What Mayor Ford should say

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This afternoon, Mayor Rob Ford will address reports about his use of drugs and alcohol, his association with alleged criminals and a video that appears to show him smoking from a crack pipe.

Here’s what he should say:

For the past few months questions about my personal conduct have overshadowed the important business of Toronto.

And while I would love to continue doing the work the people of Toronto elected me to do, the controversy surrounding these issues has made it impossible for me to do so. It is for this reason that I have made the difficult decision today to take a six week leave of absence to deal with my personal health issues, to own up to the mistakes I have made and to clear my name related to more serious allegations. Deputy Mayor Norm Kelly has offered to step in and act as mayor during my leave of absence and I would like to thank him for his support.

I believe I am an honest man, but I have not been completely honest for these past few months

I have misled my family. I have misled my children. I have misled my mother and my brother Councillor Doug Ford. I have misled city council and the media and the people of Toronto. I have misled my faithful supporters in Ford Nation.

And for this I am deeply sorry.

I can and will do better. I am eager to return to the mayor’s office and do the work the people of Toronto elected me to do.

I also have a request to the news media. Please give my family some space during this difficult time.

There are many questions I need to answer publicly. And over the next few months I will answer all of them. But in order to do this, I need to put my health and my family first. 

After this meeting, I will be meeting with the Toronto Police Service and I will do my best to honestly answer all the questions they have for me. After that I will meet with my family to make a decision together on the best way for me to deal with my personal health issues. 

I want to express thanks to my family, my friends and my supporters.

I will now turn the rest of this radio broadcast over to Acting Mayor Norm Kelly so that the city can get back to business.

Race Report: Scotiabank Toronto Waterfront Half Marathon

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Keith McArthur in Midsummer Night's Run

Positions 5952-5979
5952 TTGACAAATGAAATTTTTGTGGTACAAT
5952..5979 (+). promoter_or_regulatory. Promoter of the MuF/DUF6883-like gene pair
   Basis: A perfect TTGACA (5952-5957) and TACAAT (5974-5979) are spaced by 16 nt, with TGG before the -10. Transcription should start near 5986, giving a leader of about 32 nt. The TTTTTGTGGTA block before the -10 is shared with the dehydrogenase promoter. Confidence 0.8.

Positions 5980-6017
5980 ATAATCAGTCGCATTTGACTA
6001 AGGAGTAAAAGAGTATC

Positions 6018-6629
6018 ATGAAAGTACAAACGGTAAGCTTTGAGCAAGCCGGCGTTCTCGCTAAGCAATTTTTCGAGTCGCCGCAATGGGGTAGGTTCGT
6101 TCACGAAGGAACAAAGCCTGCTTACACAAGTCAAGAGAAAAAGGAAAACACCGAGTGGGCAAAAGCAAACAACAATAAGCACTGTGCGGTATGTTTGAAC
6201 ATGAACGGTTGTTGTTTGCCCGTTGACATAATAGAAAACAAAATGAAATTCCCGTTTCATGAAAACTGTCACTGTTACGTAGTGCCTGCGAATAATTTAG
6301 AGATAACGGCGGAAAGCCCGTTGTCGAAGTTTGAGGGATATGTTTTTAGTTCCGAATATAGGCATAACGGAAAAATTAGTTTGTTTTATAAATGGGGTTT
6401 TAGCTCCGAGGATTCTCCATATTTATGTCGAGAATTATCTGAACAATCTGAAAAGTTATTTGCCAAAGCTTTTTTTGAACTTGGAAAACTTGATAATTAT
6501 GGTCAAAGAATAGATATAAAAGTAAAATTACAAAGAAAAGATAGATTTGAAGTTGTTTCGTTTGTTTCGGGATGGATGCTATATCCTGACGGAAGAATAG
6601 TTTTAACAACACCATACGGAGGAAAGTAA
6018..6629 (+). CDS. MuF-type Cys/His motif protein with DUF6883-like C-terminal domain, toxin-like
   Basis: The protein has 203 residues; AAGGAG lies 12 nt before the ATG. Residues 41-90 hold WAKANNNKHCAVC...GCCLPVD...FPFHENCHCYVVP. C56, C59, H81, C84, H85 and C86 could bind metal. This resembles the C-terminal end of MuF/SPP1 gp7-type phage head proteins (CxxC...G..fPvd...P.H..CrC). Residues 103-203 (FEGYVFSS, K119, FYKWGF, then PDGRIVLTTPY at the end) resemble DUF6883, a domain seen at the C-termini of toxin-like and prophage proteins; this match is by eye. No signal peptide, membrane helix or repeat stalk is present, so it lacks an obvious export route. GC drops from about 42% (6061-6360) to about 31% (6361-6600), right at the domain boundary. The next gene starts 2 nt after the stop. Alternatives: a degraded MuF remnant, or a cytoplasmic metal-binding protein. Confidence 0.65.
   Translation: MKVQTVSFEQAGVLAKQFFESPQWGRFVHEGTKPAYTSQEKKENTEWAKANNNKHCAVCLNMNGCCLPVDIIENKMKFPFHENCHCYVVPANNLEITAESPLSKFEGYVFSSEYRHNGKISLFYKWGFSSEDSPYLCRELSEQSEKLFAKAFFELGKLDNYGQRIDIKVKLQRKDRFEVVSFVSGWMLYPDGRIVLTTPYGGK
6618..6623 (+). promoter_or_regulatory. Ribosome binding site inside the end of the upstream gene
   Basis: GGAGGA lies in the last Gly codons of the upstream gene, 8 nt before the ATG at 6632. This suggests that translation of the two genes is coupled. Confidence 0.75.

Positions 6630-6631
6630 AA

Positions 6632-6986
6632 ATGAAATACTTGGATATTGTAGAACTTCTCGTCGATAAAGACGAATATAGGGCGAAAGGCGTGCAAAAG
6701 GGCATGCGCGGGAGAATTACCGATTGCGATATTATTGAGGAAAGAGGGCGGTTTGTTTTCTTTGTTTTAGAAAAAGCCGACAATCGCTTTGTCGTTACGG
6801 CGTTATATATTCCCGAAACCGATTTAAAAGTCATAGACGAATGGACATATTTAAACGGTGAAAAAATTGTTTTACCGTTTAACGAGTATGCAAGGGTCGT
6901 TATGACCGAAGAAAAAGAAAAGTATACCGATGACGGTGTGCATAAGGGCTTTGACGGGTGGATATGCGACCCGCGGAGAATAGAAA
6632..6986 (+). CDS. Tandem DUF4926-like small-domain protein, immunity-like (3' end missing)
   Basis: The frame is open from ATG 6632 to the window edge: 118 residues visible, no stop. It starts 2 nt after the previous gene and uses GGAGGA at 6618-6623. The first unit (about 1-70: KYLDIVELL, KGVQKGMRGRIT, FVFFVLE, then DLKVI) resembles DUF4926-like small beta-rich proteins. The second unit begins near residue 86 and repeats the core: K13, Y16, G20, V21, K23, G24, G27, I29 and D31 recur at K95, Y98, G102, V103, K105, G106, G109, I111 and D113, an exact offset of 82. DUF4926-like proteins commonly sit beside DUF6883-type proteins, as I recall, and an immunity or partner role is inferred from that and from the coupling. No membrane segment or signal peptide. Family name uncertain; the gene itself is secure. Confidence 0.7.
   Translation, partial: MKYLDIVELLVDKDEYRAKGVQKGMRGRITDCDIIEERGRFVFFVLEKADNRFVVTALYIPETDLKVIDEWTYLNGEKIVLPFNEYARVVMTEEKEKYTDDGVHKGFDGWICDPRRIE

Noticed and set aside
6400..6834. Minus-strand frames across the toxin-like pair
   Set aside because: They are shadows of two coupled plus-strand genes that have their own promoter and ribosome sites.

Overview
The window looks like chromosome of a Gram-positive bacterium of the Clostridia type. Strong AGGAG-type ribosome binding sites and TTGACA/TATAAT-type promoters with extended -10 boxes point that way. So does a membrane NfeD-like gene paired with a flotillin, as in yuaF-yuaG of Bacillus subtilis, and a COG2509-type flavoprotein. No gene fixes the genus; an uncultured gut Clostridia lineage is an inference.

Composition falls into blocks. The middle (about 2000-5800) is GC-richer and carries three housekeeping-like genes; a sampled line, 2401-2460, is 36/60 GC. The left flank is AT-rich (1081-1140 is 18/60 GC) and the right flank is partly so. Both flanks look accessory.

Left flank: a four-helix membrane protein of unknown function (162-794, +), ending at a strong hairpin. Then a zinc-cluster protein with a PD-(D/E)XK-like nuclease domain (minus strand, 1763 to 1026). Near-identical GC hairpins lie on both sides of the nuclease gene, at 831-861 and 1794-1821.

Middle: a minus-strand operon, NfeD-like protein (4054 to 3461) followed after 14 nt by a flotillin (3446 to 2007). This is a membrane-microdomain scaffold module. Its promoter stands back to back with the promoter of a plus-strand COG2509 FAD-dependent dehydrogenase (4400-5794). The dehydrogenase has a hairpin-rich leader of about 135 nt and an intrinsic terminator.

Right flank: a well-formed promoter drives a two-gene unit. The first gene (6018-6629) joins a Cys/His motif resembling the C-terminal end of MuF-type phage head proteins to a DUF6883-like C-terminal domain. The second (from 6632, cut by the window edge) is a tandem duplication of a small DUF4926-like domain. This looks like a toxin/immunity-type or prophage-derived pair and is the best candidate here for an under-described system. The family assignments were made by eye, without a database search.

Me in the 15-km Midsummer Night's Run on August 20

I’ve been running off and on for almost 15 years. I’ve run a bunch of 5km and 10km races over the years, and even ran a half marathon about eight years ago.

But with work and family responsibilities, my off-and-on running had become mostly off. My bathroom scale reminded me of this fact when I weighed in back in July.

So I decided to get serious about running again, and set a goal of running at least four times per week for a month. Within a few days I was hooked on running once more. My mind and body craved it on days I didn’t get out.

Before long, I registered for two runs: The Midsummer Night’s Run (15km) on August 20 and the Scotiabank Toronto Waterfront Marathon, which I ran yesterday.

Training

Before this summer, I’d never really focused on speed. Two things changed that. First, I now use the Nike+ GPS app on my iPhone, which keeps track of my route and gives me updates on my pace at regular intervals. It also auto-publishes my time and distance to Facebook and Twitter at the end of each run.

This brings me to the other reason for my need for speed. I received the this tweet from one of my followers (I don’t know him) after the pace from one of my runs was auto-posted onTwitter:

“You should learn to run faster before your brag about it to the world. #advice #slowmotion

That comment made me angry that somebody could be so rude, but it also made me angry enough to want to get faster. So I started working on my pace. I improved from the awful 7:30/minute pace I started with earlier this summer — to the 6:20 pace I ran for the Midsummer Night’s Run — to the 5:30 pace I managed over 10km one week before race day.